In May 2008 it was reported that Bradbourn has used tax-payers' money to fund lavish trips across the world, including a visit to Table Mountain, South Africa and a wine route tour of the Neethlingshof Wine Estate in 2007. The six-day excursion is estimated to have cost £30,000. Bradbourn pursued a complaint against the News of the World with the Press Complaints Commission; the News of the World issued this apology "Contrary to the claim in our article "EU blows millions on fact finding freebies for MEPs", Philip Bradbourn MEP did not visit Table Mountain or a wine estate during a South Africa trip. We apologise for any embarrassment." On 12 September 2007, an article appeared in The Times referring to an incident which occurred in the European Parliament, where Bradbourn was found smoking in a corridor. When it was pointed out to him that he was not permitted to smoke inside the Parliament, he responded "I'm a member. I make the rules." Bradbourn, denied this, saying that his exact words were, "Elected members make the rules in Parliament, not staff."
In 2008 it was discovered that the website of the West Midlands Conservative MEPs showed a photo of Birmingham, Alabama instead of Birmingham, England. Bradbourn died of bowel cancer on 20 December 2014, at the age of 63, whilst being treated at Good Hope Hospital, Sutton Coldfield. Ashley Fox, leader of the Conservative MEPs, said Bradbourn was a "one-off" adding that he was "a much loved character who could always be relied on for a robust intervention and a succinct summary of a political point". Fox continued: "His no-nonsense approach to politics made him a powerful voice for the West Midlands as well as a resolute defender of the British taxpayers' interests in Brussels and Strasbourg."As Bradbourn died without family, his former political chief of staff Alastair Little was declared his next-of-kin so that he could arrange Bradbourn's funeral. A funeral and cremation took place on 16 January 2015 at Wolverhampton. On 16 February Mr Little was advised by telephone that there had been an administration error at the Central England Co-operative Funeralcare mortuary, that the wrong body had been released to the undertakers for Bradbourn's funeral.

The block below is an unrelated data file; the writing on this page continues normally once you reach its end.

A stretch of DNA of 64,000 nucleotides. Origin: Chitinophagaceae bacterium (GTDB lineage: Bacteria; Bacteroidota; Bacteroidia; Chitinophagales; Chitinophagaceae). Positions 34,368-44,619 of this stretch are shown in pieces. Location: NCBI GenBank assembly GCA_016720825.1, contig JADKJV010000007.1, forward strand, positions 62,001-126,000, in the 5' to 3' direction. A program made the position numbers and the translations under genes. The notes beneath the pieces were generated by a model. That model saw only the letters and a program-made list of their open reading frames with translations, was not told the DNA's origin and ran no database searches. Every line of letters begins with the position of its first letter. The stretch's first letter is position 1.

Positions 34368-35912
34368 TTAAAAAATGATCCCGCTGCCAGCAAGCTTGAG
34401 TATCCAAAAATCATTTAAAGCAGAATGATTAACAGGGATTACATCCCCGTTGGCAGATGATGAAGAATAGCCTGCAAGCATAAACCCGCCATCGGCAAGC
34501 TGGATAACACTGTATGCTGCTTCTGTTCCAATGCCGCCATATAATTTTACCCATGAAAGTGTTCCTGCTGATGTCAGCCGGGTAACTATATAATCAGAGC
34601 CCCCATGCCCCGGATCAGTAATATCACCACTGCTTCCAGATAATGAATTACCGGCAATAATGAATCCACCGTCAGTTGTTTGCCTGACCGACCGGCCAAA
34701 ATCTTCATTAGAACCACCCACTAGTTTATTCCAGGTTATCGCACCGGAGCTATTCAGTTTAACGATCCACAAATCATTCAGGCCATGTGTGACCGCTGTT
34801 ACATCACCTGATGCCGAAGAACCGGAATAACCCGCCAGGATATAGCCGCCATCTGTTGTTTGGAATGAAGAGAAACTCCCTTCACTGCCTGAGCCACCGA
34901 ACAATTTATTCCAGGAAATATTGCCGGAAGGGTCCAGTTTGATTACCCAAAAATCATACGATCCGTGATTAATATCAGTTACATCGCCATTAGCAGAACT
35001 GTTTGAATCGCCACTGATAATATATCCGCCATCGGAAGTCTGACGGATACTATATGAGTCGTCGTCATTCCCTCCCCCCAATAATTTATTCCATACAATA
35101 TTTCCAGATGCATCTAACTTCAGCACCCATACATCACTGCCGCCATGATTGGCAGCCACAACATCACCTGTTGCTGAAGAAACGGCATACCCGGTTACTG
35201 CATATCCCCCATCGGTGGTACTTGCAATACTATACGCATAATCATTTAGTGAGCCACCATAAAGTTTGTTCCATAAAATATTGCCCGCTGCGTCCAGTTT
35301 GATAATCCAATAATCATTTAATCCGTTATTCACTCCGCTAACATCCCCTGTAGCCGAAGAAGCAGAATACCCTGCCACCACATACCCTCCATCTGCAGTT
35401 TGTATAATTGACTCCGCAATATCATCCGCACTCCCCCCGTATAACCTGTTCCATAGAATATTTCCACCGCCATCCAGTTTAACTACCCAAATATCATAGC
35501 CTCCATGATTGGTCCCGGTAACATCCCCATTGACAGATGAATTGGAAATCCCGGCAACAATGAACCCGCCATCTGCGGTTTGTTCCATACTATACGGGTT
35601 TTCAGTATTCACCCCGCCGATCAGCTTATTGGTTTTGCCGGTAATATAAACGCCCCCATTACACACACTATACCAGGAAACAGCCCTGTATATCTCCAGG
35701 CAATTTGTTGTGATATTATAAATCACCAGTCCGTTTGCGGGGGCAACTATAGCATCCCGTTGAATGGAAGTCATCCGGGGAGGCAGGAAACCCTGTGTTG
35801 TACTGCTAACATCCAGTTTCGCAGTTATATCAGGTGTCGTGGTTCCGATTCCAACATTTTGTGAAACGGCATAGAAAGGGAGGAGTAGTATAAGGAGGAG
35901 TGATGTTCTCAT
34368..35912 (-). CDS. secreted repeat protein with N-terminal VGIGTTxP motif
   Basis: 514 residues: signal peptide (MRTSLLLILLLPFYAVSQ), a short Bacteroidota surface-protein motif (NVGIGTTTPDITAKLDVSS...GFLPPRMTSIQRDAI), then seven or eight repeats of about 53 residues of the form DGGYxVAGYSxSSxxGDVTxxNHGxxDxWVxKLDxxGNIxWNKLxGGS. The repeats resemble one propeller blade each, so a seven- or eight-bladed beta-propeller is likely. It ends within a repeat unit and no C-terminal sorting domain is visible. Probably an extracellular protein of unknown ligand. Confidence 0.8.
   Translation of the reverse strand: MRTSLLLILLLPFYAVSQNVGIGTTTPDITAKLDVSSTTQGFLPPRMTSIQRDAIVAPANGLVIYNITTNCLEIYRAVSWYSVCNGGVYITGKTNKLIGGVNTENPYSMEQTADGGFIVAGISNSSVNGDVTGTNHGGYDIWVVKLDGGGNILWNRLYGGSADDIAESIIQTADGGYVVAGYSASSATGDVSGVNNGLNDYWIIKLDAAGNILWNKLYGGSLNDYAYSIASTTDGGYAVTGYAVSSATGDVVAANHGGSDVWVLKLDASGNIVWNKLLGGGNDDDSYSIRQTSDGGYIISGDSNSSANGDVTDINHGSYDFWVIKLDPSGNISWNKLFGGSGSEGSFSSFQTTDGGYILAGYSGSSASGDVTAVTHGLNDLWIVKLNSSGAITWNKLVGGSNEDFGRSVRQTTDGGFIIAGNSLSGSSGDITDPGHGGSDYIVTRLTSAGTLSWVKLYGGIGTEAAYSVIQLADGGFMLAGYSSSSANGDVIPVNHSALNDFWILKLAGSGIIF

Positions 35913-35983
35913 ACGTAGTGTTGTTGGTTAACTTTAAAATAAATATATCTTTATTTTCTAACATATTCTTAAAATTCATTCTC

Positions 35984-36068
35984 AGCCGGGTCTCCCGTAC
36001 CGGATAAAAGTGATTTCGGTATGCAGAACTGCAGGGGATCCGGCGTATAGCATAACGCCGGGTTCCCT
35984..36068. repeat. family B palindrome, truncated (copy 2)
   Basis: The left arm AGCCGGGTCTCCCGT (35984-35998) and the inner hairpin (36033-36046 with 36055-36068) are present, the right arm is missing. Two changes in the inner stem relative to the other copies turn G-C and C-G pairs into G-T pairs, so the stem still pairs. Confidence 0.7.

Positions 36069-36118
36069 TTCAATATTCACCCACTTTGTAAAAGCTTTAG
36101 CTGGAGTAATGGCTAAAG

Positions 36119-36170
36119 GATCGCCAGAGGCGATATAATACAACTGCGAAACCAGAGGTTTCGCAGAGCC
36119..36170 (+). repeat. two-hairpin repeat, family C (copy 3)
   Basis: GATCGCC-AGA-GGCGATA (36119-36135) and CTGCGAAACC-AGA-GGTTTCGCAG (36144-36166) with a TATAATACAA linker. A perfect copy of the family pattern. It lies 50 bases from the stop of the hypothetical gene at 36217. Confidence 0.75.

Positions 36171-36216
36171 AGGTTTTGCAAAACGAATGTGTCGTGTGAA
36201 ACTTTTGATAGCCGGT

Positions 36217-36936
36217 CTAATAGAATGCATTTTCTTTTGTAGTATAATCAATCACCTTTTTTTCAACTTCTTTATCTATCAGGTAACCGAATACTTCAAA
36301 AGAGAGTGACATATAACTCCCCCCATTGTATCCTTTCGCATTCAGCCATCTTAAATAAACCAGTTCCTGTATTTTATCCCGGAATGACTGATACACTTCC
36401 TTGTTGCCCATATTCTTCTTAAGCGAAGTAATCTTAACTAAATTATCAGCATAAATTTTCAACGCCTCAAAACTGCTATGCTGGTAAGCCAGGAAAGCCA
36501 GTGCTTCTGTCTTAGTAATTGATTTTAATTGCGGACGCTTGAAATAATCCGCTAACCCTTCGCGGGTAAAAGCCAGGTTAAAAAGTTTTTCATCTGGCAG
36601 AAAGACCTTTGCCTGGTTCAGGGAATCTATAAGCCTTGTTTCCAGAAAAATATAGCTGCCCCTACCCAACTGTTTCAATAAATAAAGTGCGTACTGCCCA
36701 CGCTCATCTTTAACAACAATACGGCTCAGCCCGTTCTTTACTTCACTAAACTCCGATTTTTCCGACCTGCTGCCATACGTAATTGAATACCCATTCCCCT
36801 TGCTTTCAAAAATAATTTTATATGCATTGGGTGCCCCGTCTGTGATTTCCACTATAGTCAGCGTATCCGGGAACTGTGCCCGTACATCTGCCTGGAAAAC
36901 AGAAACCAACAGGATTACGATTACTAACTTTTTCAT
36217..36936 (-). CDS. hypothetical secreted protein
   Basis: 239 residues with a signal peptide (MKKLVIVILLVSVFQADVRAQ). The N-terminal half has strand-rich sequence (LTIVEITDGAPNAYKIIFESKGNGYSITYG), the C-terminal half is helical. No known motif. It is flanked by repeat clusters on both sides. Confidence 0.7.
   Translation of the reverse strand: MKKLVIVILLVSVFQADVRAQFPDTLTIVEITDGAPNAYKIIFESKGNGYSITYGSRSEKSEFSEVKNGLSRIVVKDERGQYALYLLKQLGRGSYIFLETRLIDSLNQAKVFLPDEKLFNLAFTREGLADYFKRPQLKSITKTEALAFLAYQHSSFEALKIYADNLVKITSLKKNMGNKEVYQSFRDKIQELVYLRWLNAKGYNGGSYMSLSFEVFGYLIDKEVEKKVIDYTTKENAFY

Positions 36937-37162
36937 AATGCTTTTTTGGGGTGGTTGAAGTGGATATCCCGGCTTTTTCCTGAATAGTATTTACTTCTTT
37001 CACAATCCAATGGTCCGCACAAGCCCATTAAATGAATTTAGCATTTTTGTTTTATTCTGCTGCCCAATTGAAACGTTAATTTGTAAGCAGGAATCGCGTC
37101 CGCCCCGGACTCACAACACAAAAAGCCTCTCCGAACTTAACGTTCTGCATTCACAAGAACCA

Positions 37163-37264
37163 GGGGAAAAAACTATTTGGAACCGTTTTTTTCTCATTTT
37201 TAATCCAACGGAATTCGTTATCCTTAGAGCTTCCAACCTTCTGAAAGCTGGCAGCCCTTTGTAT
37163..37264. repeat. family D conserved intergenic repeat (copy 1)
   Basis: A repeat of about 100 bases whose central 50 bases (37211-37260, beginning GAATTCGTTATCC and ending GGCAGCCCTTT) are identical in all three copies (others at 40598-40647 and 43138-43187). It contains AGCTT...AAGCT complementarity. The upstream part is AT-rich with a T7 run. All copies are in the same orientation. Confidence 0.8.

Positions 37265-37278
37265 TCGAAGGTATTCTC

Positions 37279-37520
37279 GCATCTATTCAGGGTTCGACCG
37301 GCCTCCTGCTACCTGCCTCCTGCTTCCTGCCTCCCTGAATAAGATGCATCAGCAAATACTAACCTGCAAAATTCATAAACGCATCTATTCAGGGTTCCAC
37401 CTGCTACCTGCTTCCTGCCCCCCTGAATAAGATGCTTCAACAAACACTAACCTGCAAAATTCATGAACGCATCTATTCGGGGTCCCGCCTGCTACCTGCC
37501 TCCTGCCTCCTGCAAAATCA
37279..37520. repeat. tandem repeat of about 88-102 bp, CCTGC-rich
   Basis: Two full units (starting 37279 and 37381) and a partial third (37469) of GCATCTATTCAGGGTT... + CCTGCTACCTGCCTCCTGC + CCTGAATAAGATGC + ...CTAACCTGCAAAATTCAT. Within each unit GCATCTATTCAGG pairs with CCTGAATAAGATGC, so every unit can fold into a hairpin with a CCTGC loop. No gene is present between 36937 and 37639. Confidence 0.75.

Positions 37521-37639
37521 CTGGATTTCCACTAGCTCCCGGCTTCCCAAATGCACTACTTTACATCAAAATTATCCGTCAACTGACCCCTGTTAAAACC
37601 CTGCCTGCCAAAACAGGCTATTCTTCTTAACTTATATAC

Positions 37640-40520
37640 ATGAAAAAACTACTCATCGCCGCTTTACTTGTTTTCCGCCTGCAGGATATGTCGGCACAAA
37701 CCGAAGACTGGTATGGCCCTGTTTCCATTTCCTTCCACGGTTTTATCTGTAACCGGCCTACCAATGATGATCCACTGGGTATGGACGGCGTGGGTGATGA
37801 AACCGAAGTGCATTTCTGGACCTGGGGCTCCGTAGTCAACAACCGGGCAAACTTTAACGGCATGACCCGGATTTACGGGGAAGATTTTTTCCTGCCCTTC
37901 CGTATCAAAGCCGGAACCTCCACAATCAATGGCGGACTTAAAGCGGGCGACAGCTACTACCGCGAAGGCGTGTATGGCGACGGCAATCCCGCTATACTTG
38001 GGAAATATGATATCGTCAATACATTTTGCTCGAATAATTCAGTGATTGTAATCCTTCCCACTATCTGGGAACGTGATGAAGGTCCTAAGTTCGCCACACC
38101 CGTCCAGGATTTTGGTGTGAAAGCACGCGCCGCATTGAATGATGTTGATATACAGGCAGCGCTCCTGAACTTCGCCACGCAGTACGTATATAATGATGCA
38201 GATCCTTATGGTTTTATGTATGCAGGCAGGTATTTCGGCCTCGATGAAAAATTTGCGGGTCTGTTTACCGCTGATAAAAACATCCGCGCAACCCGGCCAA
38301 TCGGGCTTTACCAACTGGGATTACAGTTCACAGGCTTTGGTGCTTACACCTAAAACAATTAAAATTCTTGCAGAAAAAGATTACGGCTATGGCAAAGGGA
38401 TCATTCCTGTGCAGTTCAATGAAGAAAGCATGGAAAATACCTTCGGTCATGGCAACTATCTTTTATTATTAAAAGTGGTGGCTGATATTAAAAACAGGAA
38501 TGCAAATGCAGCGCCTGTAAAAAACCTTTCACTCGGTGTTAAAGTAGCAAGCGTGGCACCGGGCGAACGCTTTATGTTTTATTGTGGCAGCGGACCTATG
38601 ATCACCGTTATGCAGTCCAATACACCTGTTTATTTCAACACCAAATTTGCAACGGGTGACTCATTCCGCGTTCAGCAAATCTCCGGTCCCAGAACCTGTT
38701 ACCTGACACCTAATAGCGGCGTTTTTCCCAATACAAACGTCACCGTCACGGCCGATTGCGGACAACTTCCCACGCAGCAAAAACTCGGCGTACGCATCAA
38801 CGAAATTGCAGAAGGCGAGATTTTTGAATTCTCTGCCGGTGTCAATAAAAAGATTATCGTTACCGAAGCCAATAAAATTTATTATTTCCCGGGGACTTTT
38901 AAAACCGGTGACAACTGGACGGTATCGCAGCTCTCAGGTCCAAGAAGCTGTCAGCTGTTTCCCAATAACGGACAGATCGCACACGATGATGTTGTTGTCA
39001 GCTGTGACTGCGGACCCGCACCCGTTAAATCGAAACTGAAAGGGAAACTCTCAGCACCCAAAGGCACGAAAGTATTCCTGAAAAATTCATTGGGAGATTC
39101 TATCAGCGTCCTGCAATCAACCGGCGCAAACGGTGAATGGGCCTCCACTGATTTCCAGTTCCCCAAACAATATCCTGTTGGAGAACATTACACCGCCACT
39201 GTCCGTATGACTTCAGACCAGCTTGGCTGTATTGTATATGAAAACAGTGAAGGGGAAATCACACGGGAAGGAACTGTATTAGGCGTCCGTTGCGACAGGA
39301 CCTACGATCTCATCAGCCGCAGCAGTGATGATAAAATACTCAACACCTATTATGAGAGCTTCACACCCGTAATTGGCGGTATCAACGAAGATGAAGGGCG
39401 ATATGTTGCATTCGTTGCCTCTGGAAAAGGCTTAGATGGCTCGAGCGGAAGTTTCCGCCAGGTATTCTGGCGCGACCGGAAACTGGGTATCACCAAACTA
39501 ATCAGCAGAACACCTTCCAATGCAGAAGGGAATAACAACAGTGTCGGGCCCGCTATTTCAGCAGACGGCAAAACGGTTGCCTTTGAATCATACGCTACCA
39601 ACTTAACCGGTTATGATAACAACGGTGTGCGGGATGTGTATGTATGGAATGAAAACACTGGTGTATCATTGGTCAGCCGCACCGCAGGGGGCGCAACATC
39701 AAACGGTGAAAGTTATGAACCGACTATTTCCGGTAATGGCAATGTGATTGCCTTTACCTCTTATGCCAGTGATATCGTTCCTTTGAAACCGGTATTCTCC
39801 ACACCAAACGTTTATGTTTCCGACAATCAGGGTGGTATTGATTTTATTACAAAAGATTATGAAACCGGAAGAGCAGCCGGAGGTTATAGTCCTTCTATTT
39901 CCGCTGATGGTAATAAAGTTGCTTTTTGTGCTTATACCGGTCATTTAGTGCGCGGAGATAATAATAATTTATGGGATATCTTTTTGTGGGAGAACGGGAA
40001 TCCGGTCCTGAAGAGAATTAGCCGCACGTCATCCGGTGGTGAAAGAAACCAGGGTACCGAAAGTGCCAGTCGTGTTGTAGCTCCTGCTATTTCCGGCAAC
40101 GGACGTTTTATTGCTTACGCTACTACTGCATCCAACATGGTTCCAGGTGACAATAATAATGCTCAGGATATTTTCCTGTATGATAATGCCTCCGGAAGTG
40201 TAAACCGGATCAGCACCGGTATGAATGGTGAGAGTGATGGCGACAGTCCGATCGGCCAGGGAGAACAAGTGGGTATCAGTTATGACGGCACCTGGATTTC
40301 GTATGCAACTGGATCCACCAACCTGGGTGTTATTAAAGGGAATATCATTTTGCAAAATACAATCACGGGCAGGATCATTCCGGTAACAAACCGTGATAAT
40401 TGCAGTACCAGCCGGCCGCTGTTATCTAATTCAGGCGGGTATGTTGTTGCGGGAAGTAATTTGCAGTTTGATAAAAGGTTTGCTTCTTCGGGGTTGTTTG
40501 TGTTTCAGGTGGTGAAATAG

A named Philip Bradburn had died at University Hospital Birmingham just before Christmas, had been processed at the same mortuary, which handled bodies for several contracted NHS hospitals within the area. The correct body was released to the undertakers, a further funeral and cremation took place on 23 February 2015 again at Bushbury crematorium; the Heart of England NHS Foundation Trust, the Central England Co-operative, the affected undertakers and the crematorium are all investigating. Conservative MEP Malcolm Harbour, a friend of Mr Bradbourn, said it was "inexplicable" that such an incident could happen: "We want to make sure this never happens again and I am sure the people who manage the hospital trusts concerned will have a full investigation and will tell everyone the results." West Midlands Conservative MEP Team